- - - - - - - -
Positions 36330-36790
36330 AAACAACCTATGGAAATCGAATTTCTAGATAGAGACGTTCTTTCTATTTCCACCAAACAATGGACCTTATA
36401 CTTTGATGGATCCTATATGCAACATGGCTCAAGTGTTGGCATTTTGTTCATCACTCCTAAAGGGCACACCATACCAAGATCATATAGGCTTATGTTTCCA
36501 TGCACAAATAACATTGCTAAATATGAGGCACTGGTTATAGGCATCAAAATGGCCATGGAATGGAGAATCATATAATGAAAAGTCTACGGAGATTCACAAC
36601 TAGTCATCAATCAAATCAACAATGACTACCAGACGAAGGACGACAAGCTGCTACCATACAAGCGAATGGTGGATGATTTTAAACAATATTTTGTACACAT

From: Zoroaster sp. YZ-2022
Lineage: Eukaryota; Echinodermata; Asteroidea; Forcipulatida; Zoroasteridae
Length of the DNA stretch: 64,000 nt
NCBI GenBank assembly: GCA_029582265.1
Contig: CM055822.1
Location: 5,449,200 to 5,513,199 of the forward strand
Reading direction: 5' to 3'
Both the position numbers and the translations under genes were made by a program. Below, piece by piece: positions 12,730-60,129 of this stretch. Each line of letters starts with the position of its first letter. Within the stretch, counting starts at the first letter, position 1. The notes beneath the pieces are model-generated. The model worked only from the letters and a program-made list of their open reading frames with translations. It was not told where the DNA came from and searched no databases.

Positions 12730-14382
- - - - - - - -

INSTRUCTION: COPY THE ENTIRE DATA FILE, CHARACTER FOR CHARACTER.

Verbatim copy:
Positions 36330-36790
36330 AAACAACCTATGGAAATCGAATTTCTAGATAGAGACGTTCTTTCTATTTCCACCAAACAATGGACCTTATA
36401 CTTTGATGGATCCTATATGCAACATGGCTCAAGTGTTGGCATTTTGTTCATCACTCCTAAAGGGCACACCATACCAAGATCATATAGGCTTATGTTTCCA
36501 TGCACAAATAACATTGCTAAATATGAGGCACTGGTTATAGGCATCAAAATGGCCATGGAATGGAGAATCATATAATGAAAAGTCTACGGAGATTCACAAC
36601 TAGTCATCAATCAAATCAACAATGACTACCAGACGAAGGACGACAAGCTGCTACCATACAAGCGAATGGTGGATGATTTTAAACAATATTTTGTACACAT

From: Zoroaster sp. YZ-2022
Lineage: Eukaryota; Echinodermata; Asteroidea; Forcipulatida; Zoroasteridae
Length of the DNA stretch: 64,000 nt
NCBI GenBank assembly: GCA_029582265.1
Contig: CM055822.1
Location: 5,449,200 to 5,513,199 of the forward strand
Reading direction: 5' to 3'
Both the position numbers and the translations under genes were made by a program. Below, piece by piece: positions 12,730-60,129 of this stretch. Each line of letters starts with the position of its first letter. Within the stretch, counting starts at the first letter, position 1. The notes beneath the pieces are model-generated. The model worked only from the letters and a program-made list of their open reading frames with translations. It was not told where the DNA came from and searched no databases.

Positions 12730-14382